Jobless Claims Could Be Big for Markets
Weekly jobless claims will be more important than usual for markets Thursday, after an uneven series of claims reports this month and a surprisingly weak March employment report.
Markets will also be watching the G-20 meeting, which convenes ahead of the weekend's spring meetings of the World Bank and International Monetary Fund in Washington.
"EM (emerging markets) has got a story at the G-20. The BRICs are not happy with QE," said David Gilmore of FX Analytics. The Fed's quantitative easing program is criticized for pumping too much liquidity into risk assets, while weakening the dollar. But the Bank of Japan's new easing program could also come under fire.
(Read More: The Vix Is Getting Ready to Take Market on a Ride)
"We should get some indication of who approves of what Japan is doing and who is not bothered by the weak yen," said Gilmore. On a whole, Gilmore does not expect much news. "I don't think there's much headline risk attached to the G-20 in the next couple of days."
The latest U.S. jobless claims number is particularly important because it measures the same week that the government uses as the survey week for April payroll employment. Economists expect to see 350,000 claims, after last week's 346,000, a surprising 42,000 drop from the week before. The big differences were blamed on seasonality and the Easter holidays.
"Unless the number really moves significantly, I don't think it's going to tell us much about the payrolls number," said Joseph LaVorgna, chief U.S. economist at Deutsche Bank. LaVorgna expects the April jobs report, released May 3, to show 190,000 jobs were created, up from the 88,000 in March.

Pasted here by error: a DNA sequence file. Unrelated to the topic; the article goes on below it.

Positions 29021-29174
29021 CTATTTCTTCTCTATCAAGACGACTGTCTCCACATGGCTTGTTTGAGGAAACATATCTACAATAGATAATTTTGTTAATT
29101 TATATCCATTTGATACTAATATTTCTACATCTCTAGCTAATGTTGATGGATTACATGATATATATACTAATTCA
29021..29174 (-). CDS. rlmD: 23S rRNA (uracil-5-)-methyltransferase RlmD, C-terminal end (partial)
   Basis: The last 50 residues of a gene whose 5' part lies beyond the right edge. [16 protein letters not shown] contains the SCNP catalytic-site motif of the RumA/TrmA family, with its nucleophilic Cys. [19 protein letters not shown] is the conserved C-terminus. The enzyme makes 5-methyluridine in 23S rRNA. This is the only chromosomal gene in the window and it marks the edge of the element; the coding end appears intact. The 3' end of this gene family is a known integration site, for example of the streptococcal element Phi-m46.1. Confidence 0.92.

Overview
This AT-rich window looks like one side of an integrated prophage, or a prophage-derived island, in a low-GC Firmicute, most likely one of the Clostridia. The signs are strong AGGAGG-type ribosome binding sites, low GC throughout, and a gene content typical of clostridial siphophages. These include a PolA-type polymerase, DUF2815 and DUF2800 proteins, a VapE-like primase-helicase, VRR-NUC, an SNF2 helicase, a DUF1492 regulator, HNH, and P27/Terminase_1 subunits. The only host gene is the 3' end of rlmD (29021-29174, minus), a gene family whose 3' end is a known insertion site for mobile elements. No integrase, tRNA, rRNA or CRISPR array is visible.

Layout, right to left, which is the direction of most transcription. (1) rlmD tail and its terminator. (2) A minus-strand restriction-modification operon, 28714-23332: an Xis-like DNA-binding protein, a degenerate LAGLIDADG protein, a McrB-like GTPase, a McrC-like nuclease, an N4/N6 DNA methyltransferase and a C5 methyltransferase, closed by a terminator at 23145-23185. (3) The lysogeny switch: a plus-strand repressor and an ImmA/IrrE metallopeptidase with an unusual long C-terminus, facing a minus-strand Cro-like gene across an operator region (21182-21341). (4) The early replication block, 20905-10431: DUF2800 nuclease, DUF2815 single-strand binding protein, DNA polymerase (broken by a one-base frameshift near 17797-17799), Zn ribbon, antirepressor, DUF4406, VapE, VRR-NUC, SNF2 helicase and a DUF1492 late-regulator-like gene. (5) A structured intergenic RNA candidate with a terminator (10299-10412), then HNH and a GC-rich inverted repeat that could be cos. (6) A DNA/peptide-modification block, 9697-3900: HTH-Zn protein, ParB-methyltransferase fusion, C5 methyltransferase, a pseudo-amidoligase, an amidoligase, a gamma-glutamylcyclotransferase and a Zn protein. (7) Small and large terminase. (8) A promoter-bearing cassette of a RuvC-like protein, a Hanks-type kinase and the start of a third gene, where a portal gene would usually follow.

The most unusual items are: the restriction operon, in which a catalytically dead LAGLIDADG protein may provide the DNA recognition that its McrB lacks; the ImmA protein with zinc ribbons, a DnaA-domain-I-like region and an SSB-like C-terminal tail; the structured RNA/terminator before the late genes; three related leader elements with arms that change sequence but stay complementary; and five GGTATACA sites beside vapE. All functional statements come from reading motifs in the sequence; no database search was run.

Employment is the most important economic gauge for the markets, both because it speaks to the health of the economy and also because the Fed uses employment as a metric to determine how long it should ease. The Fed in recent weeks has sent ripples through financial markets, when some Fed officials began speaking about tapering the QE asset purchase program as early as the summer. The markets had expected it to begin to wind down later in the year.
But a series of weaker U.S. economic reports and some soothing comments from Fed Chairman Ben Bernanke and the other more dovish Fed members have outweighed the more hawkish comments.
So have fears about a global growth slowdown. One of the latest worries came from Europe Wednesday, where new car sales declined a steep 10.2 percent in March. That report was one factor in already gloomy markets. Commodities continued to sell off Wednesday, with copper plunging through a key technical level, and oil was down another 2 percent.
The Dow was off 138 points to 14,618, and the S&P was down 22 to 1552. U.S. stock futures were slightly higher in evening trading, but Asian markets followed through on the weakness in U.S. and European equities.
(Read More: Scary Pattern Could Be Forming on S&P 500 Chart)
What to Watch
On Thursday, CNBC's Steve Liesman interviews Richmond Fed President Jeffrey Lacker at 8 a.m. on "Squawk Box." Other Fed officials speaking Thursday include Minneapolis Fed President Narayana Kocherlakota, who speaks at 9 a.m. at the Ford Foundation, and Fed Gov. Sarah Bloom Raskin at 12:30 p.m., also at the Ford Foundation. Lacker speaks at 9:30 a.m. at the Richmond Fed's Credit Markets Symposium, and Fed Gov. Jeremy Stein speaks at the IMF conference on financial regulation.
(Read More: Copper Falls Below Key Level; Warning Signs Flash)
Besides the 8:30 a.m. ET claims data, there is the Philadelphia Fed survey and leading indicators, both at 10 a.m.
There are also dozens of earnings reports, including a big wave of tech names after the closing bell. Morgan Stanley, PepsiCo, Philip Morris, Verizon, United Healthcare, Nokia, Baxter, Peabody Energy, PPG, Freeport McMoran, Union Pacific, Sherwin Williams and AutoNation report before the opening bell. Google, IBM, and Microsoft report after the close, as do Advanced Micro Devices, Chipotle Mexican Grill, Intuitive Surgical, Capital One, and Celanese, E*Trade.
SeaWorld Entertainment IPO prices after the bell.